Specify which TCP port on the target is to be used, or prompt if no argument is listed. The argument can be a service name (as retrieved by getservbyname(3)) or a port number. The default port is determined by the --protocol option. See --protocol for more details.
Use argument as the local interface for the outgoing SMTP connection, or prompt user if no argument given. Argument can be an IP address or a hostname. Default action is to let the operating system choose local interface. See --server for additional comments on :port format.
Specify the outgoing port to originate the transaction from. If this option is not specified the system will pick an ephemeral port. Note that regular users cannot specify some ports.
The argument is interpreted as the domain part of an email address and it is used to find the target server using the same logic that would be used to look up the target server for an recipient email address. See --to option for more details on how the target is determined from the email domain.
Force IPv4 or IPv6.
This transport method attempts to deliver messages via a unix-domain socket file. This is useful for testing MTA/MDAs that listen on socket files (for instance, testing LMTP delivery to Cyrus). This transport requires the IO::Socket module which is part of the standard perl distribution. If this module is not loadable, attempting to use this transport will result in an error and program termination.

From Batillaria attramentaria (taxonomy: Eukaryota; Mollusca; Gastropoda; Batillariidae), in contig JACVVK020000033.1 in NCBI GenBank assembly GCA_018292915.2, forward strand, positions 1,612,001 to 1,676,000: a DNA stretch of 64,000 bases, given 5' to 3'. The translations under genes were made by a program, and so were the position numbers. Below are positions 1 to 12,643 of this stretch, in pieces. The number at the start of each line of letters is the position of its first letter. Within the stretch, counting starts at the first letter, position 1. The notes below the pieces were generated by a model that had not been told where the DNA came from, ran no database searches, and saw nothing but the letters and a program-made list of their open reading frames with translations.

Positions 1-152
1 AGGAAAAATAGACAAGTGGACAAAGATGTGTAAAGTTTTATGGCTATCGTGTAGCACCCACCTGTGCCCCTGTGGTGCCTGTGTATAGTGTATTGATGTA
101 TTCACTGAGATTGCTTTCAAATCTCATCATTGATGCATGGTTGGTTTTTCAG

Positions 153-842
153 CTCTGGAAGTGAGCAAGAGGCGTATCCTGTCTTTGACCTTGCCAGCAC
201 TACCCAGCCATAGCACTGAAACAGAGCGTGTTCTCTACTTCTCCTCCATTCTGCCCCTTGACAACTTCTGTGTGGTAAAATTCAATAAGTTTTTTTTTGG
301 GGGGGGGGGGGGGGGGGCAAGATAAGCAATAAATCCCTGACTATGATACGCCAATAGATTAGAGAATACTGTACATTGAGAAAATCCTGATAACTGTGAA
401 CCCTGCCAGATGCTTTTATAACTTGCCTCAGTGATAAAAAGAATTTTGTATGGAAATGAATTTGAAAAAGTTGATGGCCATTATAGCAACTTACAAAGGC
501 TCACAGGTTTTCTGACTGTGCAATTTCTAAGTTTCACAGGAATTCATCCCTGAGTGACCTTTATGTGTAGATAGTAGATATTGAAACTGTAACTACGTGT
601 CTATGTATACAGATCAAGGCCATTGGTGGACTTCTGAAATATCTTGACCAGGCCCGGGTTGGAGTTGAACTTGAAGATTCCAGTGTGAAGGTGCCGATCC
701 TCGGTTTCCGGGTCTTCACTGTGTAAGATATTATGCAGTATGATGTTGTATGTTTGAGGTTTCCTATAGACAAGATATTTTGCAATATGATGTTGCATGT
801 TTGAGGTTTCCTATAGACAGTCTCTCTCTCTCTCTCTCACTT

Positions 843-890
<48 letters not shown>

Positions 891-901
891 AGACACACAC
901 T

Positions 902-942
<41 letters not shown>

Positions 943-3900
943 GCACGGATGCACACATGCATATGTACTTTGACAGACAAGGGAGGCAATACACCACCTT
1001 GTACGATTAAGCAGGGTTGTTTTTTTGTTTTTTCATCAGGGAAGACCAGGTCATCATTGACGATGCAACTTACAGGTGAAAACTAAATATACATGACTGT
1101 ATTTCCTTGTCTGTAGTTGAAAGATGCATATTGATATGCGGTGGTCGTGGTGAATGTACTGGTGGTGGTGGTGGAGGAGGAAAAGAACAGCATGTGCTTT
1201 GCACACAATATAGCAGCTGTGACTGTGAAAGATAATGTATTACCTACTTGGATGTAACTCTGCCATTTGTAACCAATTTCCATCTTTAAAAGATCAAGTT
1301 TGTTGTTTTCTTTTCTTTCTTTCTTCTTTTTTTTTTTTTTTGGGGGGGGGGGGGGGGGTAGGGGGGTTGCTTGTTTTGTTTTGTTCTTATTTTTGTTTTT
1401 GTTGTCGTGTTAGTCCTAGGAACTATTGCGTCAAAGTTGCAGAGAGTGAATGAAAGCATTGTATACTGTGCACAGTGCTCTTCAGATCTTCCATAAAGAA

This option takes as its argument a unix-domain socket file. If swaks is unable to open this socket it will display an error and exit.
This transport attempts to spawn a process and communicate with it via pipes. The spawned program must be prepared to behave as a mail server over STDIN/STDOUT. Any MTA designed to operate from inet/xinet should support this. In addition some MTAs provide testing modes that can be communicated with via STDIN/STDOUT. This transport can be used to automate that testing. For example, if you implemented DNSBL checking with Exim and you wanted to make sure it was working, you could run 'swaks --pipe "exim -bh 127.0.0.2"'. In an ideal world the process you are talking to should behave exactly like an SMTP server on stdin and stdout. Any debugging should be sent to stderr, which will be directed to your terminal. In the real world swaks can generally handle some debug on the child's stdout, but there are no guarantees on how much it can handle.